As a parent and caregiver, I don’t always realise it until my sons are fast asleep at night, so busy am I throughout the day fleeting to meet first one child’s needs, then the other’s (and back again!).
But when the lights are out and my boys are finally in bed, I start to feel it. A weight draped over me the whole day like an invisible cloak, lifts itself off my old and battered body. Like the tension of a tightly wound-up spring suddenly released.
At least that’s how it felt during the early years of parenting.
Sadly nowadays, that ‘spring’ has lost some of its “springiness”. So now it takes longer for me to offload the weight of a long day of caregiving. Perhaps my body’s conditioned over time to stay tense, and it’s not ready to give up the familiar sensations of a set of tight shoulders, a heavy forehead and a stiff back!
Even when I can finally plop myself onto my inviting bed, my caregiving duties for the day over and done with, sleep and rest still take their time to visit me!
There are many days our home routines run me so ragged I can barely stand. All I want to do is plop onto my bed and never get up!
The truth is, parenting drains me daily.
Cos I always feel (and sound) like a broken record when it comes to supervising my kids, especially C and his daily regime. I feel like I’m being “interrupted” as I try to get through the day with him. One moment I am telling him to bring his school shoes into the house after he gets home. Or else I’m asking him to hold the spoon the right way at mealtimes. Or I’m reminding him to wipe off the saliva threatening once again to drip from his chin onto the floor.
In less time than it takes to shout “Tokyo Olympics 2020” (or is it 2021?), I’m listening to myself repeat those same admonitions to C again and again, each time louder than the last!
And this goes on nearly EVERY SINGLE DAY!
Parents everywhere, especially those with autistic kids, can commiserate I’m sure, especially on days when care-giving feels utterly overwhelming. And that can often already be the feeling we awake to in the morning as the sun rises!
Which is why I think it’s time I review how I look at my days; when they start and when they end. Because if I have to start each day already weary with the prospect of being “interrupted”, then the rest of the day is going to feel like I got up on the wrong side of bed!
To review and get some answers, I recently turned to something I learned on a trip I made three years ago.
The day starts when the sun sets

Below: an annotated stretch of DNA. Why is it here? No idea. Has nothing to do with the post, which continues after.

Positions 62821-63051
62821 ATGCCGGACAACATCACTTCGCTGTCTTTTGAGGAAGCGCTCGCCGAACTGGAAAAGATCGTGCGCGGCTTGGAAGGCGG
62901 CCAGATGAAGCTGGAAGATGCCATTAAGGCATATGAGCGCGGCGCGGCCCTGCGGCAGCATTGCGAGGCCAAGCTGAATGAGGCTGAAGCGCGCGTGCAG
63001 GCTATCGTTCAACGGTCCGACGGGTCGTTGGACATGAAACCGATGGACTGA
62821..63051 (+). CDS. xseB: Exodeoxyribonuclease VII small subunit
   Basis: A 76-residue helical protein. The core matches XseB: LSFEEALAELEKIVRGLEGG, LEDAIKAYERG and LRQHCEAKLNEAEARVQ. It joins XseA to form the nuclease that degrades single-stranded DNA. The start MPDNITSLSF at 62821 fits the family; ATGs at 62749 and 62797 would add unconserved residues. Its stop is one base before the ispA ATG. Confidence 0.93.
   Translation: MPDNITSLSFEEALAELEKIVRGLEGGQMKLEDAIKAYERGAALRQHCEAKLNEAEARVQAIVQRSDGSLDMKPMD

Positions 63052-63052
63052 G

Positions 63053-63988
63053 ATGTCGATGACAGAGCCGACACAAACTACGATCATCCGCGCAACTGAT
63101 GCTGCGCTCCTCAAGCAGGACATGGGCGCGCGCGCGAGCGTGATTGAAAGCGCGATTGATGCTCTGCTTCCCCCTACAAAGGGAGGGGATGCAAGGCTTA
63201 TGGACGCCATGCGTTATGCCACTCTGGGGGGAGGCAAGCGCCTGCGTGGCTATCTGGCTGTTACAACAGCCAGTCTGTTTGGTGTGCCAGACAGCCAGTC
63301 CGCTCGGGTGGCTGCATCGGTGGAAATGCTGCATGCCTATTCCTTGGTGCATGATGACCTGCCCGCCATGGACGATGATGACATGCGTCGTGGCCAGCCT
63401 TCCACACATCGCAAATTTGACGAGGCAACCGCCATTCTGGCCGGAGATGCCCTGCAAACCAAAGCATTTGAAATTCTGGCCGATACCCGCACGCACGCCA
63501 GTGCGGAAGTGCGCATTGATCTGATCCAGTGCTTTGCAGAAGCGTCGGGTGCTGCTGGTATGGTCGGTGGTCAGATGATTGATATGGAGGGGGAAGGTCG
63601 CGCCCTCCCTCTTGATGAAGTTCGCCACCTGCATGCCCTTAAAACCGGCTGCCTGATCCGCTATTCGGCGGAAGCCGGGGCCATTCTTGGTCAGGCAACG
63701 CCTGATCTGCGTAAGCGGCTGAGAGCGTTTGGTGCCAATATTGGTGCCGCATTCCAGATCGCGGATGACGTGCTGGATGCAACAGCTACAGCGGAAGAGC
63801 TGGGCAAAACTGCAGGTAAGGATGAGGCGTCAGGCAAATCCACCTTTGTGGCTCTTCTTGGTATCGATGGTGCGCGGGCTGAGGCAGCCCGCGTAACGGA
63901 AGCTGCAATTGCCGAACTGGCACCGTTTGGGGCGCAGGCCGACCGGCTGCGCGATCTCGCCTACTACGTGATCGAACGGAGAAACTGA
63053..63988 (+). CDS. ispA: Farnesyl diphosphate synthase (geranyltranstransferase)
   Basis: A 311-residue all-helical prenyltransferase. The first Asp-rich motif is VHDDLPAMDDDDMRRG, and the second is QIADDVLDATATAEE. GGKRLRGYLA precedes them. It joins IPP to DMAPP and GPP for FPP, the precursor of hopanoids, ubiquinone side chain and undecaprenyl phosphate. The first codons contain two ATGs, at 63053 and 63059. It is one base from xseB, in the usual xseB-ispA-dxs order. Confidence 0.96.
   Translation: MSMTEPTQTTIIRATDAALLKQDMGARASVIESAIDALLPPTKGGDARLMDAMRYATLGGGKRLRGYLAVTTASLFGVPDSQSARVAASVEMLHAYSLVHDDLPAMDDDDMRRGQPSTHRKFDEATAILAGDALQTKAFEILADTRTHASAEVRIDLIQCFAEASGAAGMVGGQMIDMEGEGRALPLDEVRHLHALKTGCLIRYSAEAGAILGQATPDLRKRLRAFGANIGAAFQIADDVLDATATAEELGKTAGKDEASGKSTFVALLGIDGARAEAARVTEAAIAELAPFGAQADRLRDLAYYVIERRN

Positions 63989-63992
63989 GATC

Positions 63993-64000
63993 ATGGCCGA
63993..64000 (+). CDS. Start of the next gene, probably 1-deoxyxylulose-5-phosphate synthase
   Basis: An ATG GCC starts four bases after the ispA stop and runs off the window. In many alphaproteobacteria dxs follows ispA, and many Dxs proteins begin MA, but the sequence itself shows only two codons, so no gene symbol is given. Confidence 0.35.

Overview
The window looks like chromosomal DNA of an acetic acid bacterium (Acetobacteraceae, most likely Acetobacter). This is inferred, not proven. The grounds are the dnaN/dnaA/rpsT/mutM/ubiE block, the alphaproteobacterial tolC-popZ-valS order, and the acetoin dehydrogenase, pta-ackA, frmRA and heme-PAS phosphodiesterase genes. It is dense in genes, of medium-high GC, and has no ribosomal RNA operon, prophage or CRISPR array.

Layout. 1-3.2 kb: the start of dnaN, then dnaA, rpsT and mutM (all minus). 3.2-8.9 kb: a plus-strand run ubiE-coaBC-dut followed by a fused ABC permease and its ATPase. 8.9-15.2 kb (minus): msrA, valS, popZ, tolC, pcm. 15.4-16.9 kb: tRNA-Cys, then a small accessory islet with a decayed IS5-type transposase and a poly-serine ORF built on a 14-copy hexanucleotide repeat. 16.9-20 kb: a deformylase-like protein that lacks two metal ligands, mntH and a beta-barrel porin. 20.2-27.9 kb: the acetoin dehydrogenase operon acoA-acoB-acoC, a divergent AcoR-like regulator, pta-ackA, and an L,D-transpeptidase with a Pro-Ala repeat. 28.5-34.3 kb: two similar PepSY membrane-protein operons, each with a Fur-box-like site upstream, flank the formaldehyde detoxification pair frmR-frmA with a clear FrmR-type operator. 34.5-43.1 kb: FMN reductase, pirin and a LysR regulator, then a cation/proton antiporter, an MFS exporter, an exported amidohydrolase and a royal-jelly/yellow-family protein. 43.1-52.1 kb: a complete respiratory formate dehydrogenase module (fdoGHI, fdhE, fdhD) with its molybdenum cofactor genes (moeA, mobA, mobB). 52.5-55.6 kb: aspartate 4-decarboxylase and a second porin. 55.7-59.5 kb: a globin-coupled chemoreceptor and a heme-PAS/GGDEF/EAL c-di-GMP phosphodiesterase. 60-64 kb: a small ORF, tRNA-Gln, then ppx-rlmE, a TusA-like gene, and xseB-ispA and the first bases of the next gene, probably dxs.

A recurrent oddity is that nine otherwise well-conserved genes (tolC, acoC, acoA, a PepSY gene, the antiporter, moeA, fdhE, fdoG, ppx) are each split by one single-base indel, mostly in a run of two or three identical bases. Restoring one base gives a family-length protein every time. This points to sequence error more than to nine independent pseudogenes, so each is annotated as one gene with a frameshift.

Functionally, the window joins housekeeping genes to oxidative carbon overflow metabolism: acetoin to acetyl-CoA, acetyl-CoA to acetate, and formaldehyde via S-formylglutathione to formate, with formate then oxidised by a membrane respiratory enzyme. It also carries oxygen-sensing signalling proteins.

It was November 2018, and my wife and I had the opportunity to visit Israel.
On that trip we encountered many a Jewish tradition, but one in particular stood out for me.
Now most of the world would say that a day starts with sunrise. In contrast, Jews consider sunset as the start of the day.
When I first heard this, I was puzzled. Why night-time and blackness as the start of a day? Shouldn’t the dawn brought forth by a glorious sun slowly climbing up from the horizon, be the ultimate symbol of a new day’s beginning? When the world rises up from slumber and gets on with life? Aren’t shiny, beautiful things that bring us pure joy and delight better viewed in the lovely light of day, than the dismal dark of night?
On that trip, I learned from the tour guide that starting the day at sunset, when the family typically comes together to bond over dinner, reinforces the central tenet of family and community in Jewish tradition. Over a hearty meal, life takes place, as the family shares food and talks about everything under the setting sun.
Then when dinner and family time is done, the next part of the day is a time for rest and rejuvenation; in short, bedtime! Here, the idea is to restore one’s mind and body through fitful sleep, in preparation for the final part of the Jewish day: work, symbolised by sunrise.
In other words, a day should begin with community and self first, not chores, work, and (yes) even caregiving.
Sounds good to me!
My day needs to begin with night!
For too long now I’ve struggled with weariness by the time the sun sets; what for me has all along been the end of a day. That’s because I have associated the task of caregiving with the start of the day when the sun’s up.
Perhaps I’ve been looking at this all wrong.
What I need to better survive my parenting days, especially with my C, is to take a leaf from the wise Jewish community. To see that my day really starts at night, not with jobs to be done or chores and errand runs; but with family bonding and self-care time.
Thus recharged, I’ll then be able to deal with those chores, work, caregiving, and what’s to come; when the sun goes up in the final part of the day.
At the very least, defining my day this way gives me hope that my daily life begins with love and rest, not labour and routines.
That for me is a weight lifted.
And it all begins when I flip my day for night!